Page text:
The demand for long term care is growing, and with increased demand comes higher costs.
A few years of nursing care, assisted living or a part-time home aide can significantly disrupt a client’s portfolio — especially if they haven’t planned far in advance.
Despite the risks, many retirees haven’t planned at all, and just over 8 million Americans hold long-term care insurance policies.
Often, pervasive misconceptions can keep people from planning or seeking counsel on long term care funding. If you can clear up this confusion among your clients, you’ll put them in a far better position to plan their investments, savings vehicles and drawdown strategies. You may even help them avoid a few rash decisions and costly mistakes.
1: “I’m never going to need it”
“Everyone admits they’re not going to live forever, but planning for death is still easier than the conversation about planning for long-term care,” says Jackie Clark, Long-Term Care Planning Specialist with Farmington River Financial Group. The need for care is touchy, and many clients won’t start the conversation themselves.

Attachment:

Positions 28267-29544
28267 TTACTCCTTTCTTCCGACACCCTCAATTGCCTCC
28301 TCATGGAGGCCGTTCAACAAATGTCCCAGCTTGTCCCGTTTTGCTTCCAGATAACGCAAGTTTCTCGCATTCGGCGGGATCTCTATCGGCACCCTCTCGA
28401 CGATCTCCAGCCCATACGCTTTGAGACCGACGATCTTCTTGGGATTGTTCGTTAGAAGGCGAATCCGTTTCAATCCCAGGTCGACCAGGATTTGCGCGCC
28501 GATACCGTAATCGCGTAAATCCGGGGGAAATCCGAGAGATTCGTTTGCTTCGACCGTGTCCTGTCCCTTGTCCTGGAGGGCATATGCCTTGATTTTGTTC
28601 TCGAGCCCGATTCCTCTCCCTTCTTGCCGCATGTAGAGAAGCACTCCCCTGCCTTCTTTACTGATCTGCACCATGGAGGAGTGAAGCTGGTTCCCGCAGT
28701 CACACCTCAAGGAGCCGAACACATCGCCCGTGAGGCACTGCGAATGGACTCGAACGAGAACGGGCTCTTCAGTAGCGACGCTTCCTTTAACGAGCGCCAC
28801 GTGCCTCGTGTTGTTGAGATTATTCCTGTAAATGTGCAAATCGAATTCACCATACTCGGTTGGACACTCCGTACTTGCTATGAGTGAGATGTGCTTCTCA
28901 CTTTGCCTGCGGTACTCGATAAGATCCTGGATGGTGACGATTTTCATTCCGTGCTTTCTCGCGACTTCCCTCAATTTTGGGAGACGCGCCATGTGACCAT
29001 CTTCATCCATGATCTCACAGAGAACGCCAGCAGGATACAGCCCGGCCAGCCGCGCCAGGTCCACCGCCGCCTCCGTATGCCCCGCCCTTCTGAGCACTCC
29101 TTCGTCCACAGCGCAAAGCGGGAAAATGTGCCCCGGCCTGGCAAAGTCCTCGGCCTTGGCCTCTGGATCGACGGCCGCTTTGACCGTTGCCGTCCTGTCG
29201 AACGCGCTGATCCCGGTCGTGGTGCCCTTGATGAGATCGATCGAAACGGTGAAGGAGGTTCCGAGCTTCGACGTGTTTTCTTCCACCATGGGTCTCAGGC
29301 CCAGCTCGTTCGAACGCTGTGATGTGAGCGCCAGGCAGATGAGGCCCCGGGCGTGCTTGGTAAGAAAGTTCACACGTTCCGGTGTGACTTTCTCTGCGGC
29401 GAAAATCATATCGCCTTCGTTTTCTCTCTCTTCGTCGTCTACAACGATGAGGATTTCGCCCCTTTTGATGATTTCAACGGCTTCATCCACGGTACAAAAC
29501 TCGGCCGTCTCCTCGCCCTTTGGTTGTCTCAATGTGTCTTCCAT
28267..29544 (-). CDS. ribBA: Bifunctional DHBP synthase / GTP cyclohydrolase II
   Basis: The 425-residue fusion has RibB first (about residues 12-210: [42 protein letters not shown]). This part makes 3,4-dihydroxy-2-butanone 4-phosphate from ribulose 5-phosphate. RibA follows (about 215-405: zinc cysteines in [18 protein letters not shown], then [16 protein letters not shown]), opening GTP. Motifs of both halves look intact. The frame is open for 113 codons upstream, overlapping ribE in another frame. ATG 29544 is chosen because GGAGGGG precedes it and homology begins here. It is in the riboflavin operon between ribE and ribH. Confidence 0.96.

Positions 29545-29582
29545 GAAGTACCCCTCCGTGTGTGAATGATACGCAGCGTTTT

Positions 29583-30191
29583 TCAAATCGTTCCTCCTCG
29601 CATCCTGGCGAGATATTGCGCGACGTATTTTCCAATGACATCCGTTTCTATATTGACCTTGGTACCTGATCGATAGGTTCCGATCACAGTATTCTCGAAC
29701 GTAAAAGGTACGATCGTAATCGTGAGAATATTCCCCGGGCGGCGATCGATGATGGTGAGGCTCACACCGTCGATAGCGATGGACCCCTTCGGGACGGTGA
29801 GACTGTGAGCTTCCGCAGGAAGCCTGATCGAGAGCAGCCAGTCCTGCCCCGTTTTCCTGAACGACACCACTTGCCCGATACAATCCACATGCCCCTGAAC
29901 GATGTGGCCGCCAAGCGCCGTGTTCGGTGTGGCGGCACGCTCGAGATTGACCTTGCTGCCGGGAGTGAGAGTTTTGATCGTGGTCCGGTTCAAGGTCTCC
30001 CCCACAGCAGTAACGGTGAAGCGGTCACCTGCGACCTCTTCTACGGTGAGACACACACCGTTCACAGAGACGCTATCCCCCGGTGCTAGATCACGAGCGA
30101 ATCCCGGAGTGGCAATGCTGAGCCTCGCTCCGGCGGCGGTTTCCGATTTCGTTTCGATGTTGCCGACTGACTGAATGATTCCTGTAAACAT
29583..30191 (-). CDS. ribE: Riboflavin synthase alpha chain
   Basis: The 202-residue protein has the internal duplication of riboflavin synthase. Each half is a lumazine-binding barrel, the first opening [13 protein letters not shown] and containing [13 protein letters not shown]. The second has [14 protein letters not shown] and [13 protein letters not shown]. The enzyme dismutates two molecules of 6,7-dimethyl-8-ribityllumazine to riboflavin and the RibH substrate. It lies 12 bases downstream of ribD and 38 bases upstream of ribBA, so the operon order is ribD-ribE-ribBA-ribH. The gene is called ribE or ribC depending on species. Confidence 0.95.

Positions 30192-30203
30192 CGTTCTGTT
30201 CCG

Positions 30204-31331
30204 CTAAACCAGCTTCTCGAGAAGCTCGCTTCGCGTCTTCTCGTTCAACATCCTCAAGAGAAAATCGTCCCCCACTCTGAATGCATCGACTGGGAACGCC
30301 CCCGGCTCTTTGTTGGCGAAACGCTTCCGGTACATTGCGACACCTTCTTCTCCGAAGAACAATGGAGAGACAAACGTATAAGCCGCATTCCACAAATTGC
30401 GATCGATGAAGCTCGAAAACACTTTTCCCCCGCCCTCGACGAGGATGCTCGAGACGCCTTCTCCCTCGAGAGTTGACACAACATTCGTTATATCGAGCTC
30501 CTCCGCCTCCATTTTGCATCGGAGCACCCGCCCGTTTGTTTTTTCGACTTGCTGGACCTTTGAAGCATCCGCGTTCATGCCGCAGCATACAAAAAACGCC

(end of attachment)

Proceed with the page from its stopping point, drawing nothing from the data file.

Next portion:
With just over five percent of the 65 and older population occupying nursing homes, many clients may might assume that their own long term care is a relative improbability. Yet retiring boomers are living longer than any other generation, and there’s a lot more to long term care than skilled nursing. From in-home care to assisted living, roughly 70 percent of people currently 65 and older will need some form of LTC. And someone who buys an LTC insurance policy at 60 has a 50 percent chance of using it before they die.
2: “Medicare will cover me”
“Because Medicare is so limited when it comes to long term care, people vastly underestimate the impact it will have on their retirement plan,” says Clark.
Part B only covers up to 100 days of care in a skilled nursing facility, and only if that care was triggered by a hospital stay of three days or longer. Even then, only the first 20 days are covered in full, and the remainder costs patients $164.50 per day in co-insurance.
Medicaid, on the other hand, will cover long-term care, but only if a client has depleted their assets. Not all nursing homes, assisted living facilities and home care companies accept Medicaid, either; private pay often puts people at the front of the line. Given the low asset levels necessary to qualify for the government coverage in the first place, clients discharged from a facility are often left with little to live on.
3: “Long term care insurance is the best way to pay”
Monthly costs average $3,861 for home health aides, $3,628 for assisted living and $7,698 for private nursing home rooms. With costs that high, clients often assume long-term care insurance is the best funding vehicle (or that any planning is futile).